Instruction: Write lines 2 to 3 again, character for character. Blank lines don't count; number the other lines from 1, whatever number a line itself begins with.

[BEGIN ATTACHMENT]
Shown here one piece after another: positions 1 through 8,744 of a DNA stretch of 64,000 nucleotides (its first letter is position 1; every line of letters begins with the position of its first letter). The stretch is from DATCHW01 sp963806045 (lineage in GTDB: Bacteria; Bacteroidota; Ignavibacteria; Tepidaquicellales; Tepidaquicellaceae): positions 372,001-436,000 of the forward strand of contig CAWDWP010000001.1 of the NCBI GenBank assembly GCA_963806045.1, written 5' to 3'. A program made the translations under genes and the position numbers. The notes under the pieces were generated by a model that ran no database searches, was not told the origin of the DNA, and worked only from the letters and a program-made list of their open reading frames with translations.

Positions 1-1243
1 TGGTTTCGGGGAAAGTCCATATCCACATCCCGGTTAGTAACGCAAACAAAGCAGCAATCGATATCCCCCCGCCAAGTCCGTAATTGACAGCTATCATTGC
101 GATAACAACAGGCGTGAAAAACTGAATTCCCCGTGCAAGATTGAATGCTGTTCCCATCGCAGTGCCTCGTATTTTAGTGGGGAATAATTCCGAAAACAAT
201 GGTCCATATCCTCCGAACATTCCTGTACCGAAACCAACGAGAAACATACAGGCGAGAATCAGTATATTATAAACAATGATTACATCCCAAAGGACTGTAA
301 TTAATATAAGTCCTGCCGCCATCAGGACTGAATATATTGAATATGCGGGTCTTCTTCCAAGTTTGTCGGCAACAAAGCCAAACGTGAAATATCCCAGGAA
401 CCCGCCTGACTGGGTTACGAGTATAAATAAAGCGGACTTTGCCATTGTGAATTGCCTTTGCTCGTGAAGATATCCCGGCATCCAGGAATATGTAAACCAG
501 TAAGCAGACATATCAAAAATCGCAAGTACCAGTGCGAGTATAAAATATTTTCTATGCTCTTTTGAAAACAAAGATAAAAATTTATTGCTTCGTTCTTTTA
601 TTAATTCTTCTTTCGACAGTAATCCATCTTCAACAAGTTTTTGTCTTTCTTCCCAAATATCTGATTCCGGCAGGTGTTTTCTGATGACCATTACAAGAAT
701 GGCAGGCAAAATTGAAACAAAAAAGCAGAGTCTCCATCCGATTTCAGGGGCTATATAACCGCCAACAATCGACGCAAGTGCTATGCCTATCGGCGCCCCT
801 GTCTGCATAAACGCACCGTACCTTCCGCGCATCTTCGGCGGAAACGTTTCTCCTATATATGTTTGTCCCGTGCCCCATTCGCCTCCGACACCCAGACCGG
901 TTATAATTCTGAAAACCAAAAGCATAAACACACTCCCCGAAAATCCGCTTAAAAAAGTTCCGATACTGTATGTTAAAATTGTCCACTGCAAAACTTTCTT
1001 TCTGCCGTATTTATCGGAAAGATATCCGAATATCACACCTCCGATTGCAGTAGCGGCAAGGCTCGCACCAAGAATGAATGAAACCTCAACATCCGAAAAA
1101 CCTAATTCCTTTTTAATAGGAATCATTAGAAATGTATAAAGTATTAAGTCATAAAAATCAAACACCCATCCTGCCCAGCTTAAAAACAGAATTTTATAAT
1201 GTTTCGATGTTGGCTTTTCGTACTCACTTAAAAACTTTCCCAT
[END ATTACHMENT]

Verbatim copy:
Positions 1-1243
1 TGGTTTCGGGGAAAGTCCATATCCACATCCCGGTTAGTAACGCAAACAAAGCAGCAATCGATATCCCCCCGCCAAGTCCGTAATTGACAGCTATCATTGC